Getting to Know Your Seminarians: Mark Gadoury


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Get to know a little more about the men you are praying for as they continue to prepare for the priesthood.

Age: 27

Year of Study:  Third Theology

Home Parish: St. Joan of Arc, Cumberland

Where did you grow up and go to school?:
I grew up in the town of Cumberland, R.I. I have two older sisters who are both married and have kids now, of which I am a proud uncle of them all and Godfather of two of them. I went to Our Lady of Victories School and Good Shepherd School in Woonsocket. I then decided that my faith was already strong enough, so I opted to go to Cumberland Public High School. I then went on to the University of Rhode Island where I studied Computer Science and Digital Forensics (I even spent a semester working at the State Police Forensic Unit which was a very fun and interesting experience!). After I graduated with my Bachelor’s, I continued my studies at URI, entering the MBA program. I completed one year of studies in that program, then left and that’s when I entered the Seminary a year later.

How did you discern your vocation to the priesthood?:
When I was in high school, I had this very profound experience of God’s love for me, and almost instantly in my heart I knew I wanted to give my life back to him, not holding anything back, and I was very attracted to the priesthood. I smile about my time of discernment now because for nearly 10 years after that call from our Lord, I tried to do anything I could to come up with an excuse not to enter seminary and give my life completely to him and his Church! Whether it was fear, selfishness, or simply the fact that I also desired the typical American life of a wife, family, a house, and a good job to provide for my family, I knew in my heart that I kept pushing away the Lord’s call for me. My faith had ups and downs during this period of discernment, but it wasn’t until my dad (who was my best friend) unexpectedly passed away due to sickness that I took the time to step back and re-evaluate what I was doing with my life and what was most important. I began going to daily Mass, growing in devotion to the Eucharist and Our Lady, and I finally decided to do what I was most fearful of — give God my promise and commitment to give myself for His Church in the priesthood. Since I have entered, I am of course still discerning, but more so now where God is calling me each day to grow in order to be a faithful and holy priest for his Church, and more specifically this diocese.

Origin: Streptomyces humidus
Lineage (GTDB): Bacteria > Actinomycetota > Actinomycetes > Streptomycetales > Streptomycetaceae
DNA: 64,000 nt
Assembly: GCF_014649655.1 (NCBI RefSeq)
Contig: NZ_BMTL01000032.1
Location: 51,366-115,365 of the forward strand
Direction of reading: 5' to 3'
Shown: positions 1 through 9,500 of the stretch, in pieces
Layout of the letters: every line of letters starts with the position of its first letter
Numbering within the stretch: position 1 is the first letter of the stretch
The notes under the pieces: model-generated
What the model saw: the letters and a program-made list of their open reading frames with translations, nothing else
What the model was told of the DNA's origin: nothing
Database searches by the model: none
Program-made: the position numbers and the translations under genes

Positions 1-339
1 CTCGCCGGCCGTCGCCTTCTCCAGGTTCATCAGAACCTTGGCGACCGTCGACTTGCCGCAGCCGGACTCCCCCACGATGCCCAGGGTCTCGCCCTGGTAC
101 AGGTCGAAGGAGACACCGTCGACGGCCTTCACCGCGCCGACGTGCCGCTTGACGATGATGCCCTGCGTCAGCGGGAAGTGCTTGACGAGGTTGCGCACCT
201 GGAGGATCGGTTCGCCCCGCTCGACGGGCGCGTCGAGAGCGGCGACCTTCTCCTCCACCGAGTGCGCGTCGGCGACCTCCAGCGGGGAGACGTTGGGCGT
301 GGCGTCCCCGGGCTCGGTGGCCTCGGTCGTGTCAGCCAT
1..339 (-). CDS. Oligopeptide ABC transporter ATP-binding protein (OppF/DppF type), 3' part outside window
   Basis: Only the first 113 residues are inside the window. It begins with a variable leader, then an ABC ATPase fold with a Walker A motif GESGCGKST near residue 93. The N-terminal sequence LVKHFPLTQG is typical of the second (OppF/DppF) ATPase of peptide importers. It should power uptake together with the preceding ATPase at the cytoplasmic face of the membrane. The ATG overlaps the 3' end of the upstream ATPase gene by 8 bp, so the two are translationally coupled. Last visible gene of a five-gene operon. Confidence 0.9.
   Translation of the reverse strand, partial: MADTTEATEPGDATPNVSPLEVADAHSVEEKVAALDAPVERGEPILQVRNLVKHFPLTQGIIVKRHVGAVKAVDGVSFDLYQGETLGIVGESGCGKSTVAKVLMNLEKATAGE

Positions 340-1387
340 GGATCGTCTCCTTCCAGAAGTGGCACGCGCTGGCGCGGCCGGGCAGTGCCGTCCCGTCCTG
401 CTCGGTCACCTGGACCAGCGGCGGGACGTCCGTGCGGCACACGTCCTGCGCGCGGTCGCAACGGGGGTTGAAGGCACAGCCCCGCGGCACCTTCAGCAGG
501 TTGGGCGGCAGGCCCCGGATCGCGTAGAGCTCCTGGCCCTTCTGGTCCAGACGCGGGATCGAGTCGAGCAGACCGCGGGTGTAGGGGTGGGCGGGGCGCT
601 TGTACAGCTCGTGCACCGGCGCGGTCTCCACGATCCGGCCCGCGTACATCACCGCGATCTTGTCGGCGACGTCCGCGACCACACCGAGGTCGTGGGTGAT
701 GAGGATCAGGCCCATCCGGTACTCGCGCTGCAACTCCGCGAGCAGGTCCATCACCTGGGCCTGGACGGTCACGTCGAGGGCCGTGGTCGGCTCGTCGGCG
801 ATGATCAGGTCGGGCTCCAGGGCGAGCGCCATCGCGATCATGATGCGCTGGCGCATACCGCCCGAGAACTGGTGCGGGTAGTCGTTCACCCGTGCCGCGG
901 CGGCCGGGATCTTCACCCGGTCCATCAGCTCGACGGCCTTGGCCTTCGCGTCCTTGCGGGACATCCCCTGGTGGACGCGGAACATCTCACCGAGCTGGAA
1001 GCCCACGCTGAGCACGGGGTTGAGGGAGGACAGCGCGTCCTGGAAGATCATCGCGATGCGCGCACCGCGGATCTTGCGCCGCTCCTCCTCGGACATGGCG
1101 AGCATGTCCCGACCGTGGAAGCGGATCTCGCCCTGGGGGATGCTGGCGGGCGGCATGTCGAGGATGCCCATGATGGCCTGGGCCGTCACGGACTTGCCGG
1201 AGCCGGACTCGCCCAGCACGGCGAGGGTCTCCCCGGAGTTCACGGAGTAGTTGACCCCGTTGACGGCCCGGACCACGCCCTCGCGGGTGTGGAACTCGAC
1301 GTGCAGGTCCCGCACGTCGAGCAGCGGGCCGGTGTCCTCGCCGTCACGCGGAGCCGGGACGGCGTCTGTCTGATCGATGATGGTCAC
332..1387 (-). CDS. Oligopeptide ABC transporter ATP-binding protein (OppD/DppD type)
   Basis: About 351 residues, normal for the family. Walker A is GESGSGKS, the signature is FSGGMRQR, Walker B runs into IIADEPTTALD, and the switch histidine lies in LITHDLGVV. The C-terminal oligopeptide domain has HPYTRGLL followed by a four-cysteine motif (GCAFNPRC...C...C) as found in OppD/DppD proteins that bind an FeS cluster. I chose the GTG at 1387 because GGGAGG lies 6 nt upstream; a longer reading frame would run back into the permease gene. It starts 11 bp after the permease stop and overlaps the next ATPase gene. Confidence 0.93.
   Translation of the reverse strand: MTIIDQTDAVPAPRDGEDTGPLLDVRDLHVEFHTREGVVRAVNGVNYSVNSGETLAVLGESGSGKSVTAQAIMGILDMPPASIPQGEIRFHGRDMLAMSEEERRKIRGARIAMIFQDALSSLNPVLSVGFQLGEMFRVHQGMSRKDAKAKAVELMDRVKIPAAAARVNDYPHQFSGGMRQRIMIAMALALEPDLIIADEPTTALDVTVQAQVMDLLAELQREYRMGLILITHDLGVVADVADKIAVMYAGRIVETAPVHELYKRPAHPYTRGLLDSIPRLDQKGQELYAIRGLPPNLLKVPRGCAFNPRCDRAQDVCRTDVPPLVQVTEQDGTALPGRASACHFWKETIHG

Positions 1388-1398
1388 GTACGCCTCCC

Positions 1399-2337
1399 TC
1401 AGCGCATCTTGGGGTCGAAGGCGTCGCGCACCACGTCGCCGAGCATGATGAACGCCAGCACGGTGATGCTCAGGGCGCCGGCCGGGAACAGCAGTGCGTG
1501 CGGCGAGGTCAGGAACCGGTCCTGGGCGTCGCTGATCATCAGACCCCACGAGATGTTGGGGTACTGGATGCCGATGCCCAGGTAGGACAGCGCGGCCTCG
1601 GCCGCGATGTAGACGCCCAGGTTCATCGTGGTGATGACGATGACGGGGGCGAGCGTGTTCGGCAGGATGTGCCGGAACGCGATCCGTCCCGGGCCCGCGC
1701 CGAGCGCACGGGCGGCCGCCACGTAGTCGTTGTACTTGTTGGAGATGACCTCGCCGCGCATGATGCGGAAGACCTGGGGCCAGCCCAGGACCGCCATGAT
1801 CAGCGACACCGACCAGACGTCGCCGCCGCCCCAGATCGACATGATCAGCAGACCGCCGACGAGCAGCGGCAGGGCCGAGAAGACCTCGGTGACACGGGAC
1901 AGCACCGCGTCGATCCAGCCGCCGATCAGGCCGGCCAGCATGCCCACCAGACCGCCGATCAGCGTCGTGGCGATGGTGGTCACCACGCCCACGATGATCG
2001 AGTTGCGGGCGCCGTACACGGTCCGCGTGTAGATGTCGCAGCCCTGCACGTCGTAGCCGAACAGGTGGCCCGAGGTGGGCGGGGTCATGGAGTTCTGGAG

What is something that readers may not know about what it is like to be a seminarian??
I think one thing that a lot of younger people do not expect of us is that we are normal guys! We spend time with friends and family, we have hobbies, we have fun, etc. Diocesan seminarians are being formed to be priests in the world and secular society, so we aren’t preparing for a monastic lifestyle (although monks have hobbies and have fun too!) When I entered seminary and got to meet a lot of good holy men, it was great to see that they too were just like me, having come from different backgrounds, with different interests, etc.

What would you say to a young man discerning the priesthood?
I think I would tell him words that I needed to hear over and over again when I was discerning: “Do not be afraid.” Only the love of God can cast out all fear. If one wants to truly hear the Lord’s voice and cast out this fear, he must be faithful to daily Mass, the sacraments, especially penance. He must have a devotion to the Eucharist and especially Our Lady who will guide him to her son. If a man is in close communication and relationship with our Lord, then he will make it very clear where he is calling him.

How do you feel we can best support seminarians?:
First and foremost: prayer. The devil can especially target seminarians and priests to bring them down, knowing that if he can take them down, he can take down many people with him. It is for this reason that both seminarians and priests need prayer the most. It is through prayer that we can support and lift up our seminarians and priests and entrust them to the loving care of our Lord and our Lady. I know it is the prayers of all of you that help keep us going and give us the strength to persevere, especially in these troubling times in our Church and world.